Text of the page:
As part of our outreach effort, at SciServer we work towards supporting and educating users, creating online resources, and connecting with institutions beyond Johns Hopkins. Our mission is to provide universally-accessible computation- and data-intensive research and education tools that bring big data and compute power together.

Collaboration

We encourage scientists, engineers, and educators to use SciServer for their research, and for classroom and other educational projects. If you use SciServer, please keep us in the loop. Send us your feedback, comments, questions, and feature requests to help us optimize our software development, and identify new functionality requirements.

In addition, if you use SciServer tools for research or education, please include the following acknowledgement in your publication or presentation:

“SciServer is a collaborative research environment for large-scale data-driven science. It is developed at, and administered by, the Institute for Data Intensive Engineering and Science at Johns Hopkins University. SciServer is funded by the National Science Foundation Award ACI-1261715. For more information about SciServer, please visit http://www.sciserver.org.”

Early Adopters

Early Adopter sign-ups are currently frozen in preparation for our release next week. After Altair is released, our pre-production and production environments will be the same! However, we will re-open our Early Adopter program in the future, as we add new features and functionality.

Early Adopter are requested to migrate to production tools and servers with the release of SciServer Altair. Early Adopters can request to have their MyDB transferred from pre-production to production servers.

Events and Workshops

Our first SciServer Compute Workshop takes place April 27, 2016. This workshop covers SciServer Compute, a webapp that brings SciServer to your browser with Jupyter Notebooks and Docker.

Citizen Science

a photo of an edge-on spiral galaxy with a thick dust lane

A galaxy as seen by the Sloan Digital Sky Survey

Our team has been a part of the Galaxy Zoo team from the beginning. Galaxy Zoo is a citizen science project that allows online volunteers around the world to classify images of galaxies from the Sloan Digital Sky Survey. Galaxy Zoo has engaged more than 400,000 volunteers over eight years, and has led to more than 50 peer-reviewed science publications, including some major discoveries made by citizen science volunteers.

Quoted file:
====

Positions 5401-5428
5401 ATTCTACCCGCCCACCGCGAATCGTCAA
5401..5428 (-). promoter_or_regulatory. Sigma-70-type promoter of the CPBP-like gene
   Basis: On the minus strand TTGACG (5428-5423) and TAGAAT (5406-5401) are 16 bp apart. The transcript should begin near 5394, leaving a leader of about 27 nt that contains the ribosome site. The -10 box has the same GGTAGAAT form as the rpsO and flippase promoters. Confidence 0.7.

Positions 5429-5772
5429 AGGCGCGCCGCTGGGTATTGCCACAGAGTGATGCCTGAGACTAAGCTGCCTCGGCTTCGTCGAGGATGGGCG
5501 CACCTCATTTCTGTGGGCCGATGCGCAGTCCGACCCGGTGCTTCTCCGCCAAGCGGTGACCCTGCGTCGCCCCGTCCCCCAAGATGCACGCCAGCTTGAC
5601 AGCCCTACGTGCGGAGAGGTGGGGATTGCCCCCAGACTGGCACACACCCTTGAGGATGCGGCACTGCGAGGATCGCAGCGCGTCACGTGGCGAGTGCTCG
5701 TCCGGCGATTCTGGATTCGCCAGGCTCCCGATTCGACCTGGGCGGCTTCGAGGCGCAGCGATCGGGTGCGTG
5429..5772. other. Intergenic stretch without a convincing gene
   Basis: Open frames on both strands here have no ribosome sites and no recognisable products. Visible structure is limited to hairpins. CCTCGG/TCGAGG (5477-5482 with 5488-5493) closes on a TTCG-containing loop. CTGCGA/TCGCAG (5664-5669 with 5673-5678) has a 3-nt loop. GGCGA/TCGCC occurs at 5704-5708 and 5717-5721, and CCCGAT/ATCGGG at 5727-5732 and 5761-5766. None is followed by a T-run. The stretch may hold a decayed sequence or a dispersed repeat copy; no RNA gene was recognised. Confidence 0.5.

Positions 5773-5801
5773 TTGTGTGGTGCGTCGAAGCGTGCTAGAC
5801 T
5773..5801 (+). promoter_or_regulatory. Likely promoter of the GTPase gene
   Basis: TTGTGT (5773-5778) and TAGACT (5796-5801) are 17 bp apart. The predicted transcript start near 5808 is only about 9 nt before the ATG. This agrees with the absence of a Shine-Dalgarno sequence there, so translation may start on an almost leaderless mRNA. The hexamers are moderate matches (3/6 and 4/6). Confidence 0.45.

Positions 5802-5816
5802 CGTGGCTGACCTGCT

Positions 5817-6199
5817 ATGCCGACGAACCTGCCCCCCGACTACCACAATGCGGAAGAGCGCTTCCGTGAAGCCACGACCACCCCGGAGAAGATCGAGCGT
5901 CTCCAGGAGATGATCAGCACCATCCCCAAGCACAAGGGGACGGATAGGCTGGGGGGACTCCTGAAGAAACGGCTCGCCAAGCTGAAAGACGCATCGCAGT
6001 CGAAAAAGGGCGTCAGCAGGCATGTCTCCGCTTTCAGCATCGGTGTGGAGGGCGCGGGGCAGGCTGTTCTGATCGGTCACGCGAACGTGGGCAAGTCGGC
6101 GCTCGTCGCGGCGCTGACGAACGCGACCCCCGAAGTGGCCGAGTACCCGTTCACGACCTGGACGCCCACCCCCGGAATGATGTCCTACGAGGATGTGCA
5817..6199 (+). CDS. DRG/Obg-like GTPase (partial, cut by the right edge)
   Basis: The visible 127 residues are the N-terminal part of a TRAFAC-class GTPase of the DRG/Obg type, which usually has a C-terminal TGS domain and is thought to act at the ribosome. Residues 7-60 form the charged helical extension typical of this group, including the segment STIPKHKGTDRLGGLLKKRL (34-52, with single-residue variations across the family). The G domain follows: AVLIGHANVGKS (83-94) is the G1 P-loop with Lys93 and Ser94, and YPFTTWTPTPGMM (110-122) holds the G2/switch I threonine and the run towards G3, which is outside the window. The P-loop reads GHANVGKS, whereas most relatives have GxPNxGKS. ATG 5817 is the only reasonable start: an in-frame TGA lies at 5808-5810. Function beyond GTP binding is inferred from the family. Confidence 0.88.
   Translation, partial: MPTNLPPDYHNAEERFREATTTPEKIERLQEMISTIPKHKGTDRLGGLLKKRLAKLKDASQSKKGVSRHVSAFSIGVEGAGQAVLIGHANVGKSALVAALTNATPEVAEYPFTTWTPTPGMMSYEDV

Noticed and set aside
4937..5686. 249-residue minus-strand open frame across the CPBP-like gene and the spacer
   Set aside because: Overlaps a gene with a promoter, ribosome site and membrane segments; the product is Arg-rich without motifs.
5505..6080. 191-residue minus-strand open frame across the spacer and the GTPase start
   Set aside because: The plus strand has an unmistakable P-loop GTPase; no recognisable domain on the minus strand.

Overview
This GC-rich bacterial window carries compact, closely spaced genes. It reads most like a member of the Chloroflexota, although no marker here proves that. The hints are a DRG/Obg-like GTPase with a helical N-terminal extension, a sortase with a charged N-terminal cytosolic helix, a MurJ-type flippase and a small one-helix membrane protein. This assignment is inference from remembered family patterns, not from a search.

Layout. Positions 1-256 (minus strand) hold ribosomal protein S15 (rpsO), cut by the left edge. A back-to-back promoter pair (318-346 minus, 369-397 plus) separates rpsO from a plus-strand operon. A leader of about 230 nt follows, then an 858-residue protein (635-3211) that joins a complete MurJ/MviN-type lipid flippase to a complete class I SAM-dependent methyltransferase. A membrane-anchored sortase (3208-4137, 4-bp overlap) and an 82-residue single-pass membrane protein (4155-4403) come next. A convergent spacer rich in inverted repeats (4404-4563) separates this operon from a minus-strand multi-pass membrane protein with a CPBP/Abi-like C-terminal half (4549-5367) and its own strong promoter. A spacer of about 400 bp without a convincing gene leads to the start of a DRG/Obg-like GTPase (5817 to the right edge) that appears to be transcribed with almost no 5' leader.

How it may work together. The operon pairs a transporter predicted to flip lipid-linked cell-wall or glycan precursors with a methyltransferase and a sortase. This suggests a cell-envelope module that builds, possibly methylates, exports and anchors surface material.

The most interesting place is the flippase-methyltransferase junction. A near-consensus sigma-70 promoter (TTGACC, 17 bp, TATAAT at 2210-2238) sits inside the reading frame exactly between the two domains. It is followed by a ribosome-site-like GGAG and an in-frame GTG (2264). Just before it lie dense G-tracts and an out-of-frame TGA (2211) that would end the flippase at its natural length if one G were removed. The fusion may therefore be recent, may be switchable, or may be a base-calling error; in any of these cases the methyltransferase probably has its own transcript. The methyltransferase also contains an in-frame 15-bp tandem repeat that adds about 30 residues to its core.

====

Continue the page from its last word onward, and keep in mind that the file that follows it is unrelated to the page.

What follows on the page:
Looking beyond astronomy, the SciServer team is part of the collaboration that is creating the Zooniverse suite of citizen science projects. Zooniverse includes more than 20 citizen science projects investigating topics from ecology to particle physics to archaeology.

Education

A hand holding a baby turtle

Life Under Your Feet: a soil ecology project.

SciServer is committed to making all its data available not only to the research community, but also to educators, citizen scientists, and the general public. Our team has spent 15 years developing the SkyServer education projects, which use Sloan Digital Sky Survey (SDSS) data to teach astronomy and other topics in science, mathematics, engineering, and technology courses. We are also working with the SDSS education team on SDSS Voyages, a new set of education activities based on the new Next Generation Science Standards.

The main development focus of SciServer education will be the creation of a Student Notebook, which will allow teachers to manage their students’ work with SciServer education projects.


Towson University

Towson University Logo

Towson University

We are working with Dr. Michael McGuire, an Assistant Professor in the Department of Computer and Information Sciences at Towson University. Mike and his team are developing the tools to store and access the data collected by the GLUSEEN earth observation network.

IDIES

Logo for Institute for Data Intensive Engineering and Science

The Institute for Data-Intensive Engineering and Science

The SciServer development team is part of the Institute for Data-Intensive Engineering and Science (IDIES) at Johns Hopkins University. IDIES is a cross-cutting initiative designed to encourage collaboration among researchers interested in data-intensive science at JHU.